Archive for the ‘Language and food’ Category

The cheese of my forebears

June 20, 2018

Having Kim Darnell working on the Switzerland and Swiss things Page has tossed me into a pit of Swissness, from which I might not emerge for months: over a dozen Swiss and/or Zwicky topics for posting have popped up in the last few days. Here’s one that appeared when I started investigating Swiss cheese, the name of a specific American cheese somewhat remiscent of the Swiss cheese (in the fully compositional sense of the nominal Swiss cheese) Emment(h)al(er).

That brought me to a list of Swiss cheeses ‘cheeses of Switzerland’, including Gruyère, raclette, Appenzeller, and — sudden rush of memory — Schabziger, which I know under its American brand name Sap Sago. The cheese of Canton Glarus, where the Zwickys come from. A hard, green frustrum of a cheese cone, colored and scented by an herb, used grated like parmesan or Romano.



Annals of appalling food

June 20, 2018

Chicken fried steak is a thing. So is chicken fried chicken, closely based on chicken fried steak (but essentially chicken Schnitzel or chicken Milanesa, an entirely reasonable culinary adventure). And now: chicken fried bacon, similarly based on chicken fried steak, but with no justification I can see beyond wretched excess for its own sake. The photo:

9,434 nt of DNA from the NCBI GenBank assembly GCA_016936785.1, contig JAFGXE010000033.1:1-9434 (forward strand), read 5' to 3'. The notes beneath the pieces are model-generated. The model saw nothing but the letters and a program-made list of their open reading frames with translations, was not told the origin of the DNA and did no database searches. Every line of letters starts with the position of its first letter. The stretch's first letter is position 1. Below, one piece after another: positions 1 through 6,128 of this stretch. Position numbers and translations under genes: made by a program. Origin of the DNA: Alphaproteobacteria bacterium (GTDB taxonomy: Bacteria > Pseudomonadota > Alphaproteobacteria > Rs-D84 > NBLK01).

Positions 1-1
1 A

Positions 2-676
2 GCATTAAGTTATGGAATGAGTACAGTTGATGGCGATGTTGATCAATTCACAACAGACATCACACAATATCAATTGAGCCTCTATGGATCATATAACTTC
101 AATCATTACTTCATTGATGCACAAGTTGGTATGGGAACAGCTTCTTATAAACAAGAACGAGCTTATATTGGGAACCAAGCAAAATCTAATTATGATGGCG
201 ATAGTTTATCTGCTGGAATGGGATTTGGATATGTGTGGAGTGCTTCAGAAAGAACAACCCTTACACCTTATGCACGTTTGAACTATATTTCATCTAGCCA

Chicken fried bacon with cream gravy from Snook, Texas in 2002


Return to the E. Zwicky grain mill

June 18, 2018

Kim Darnell has been preparing a Page on this blog linking to my postings about Switzerland and the Swiss. This has caused her to discover still more Zwicky-related sites — thus giving me still more things to post about. The great cycle of posting.

First up is a return to an old topic, the E. Zwicky company that makes, among other things, Zwicky muesli. See my 10/17/16 posting “More Zwicky postings”, with image #1 of muesli from the E. Zwicky AG [‘Ltd., LLC’] mill, with brief copy about the company. But now more detail, starting with the company’s logo, which involves both a stylized Zwicky signature and the company mascot, a little gnome:



Why? Why?

June 17, 2018

Because we can. And we think it’s clever. And cute.

But why try to read the minds of people who do these things? Just sit back and admire their artisanal pigs in blankets. On a Pinterest board: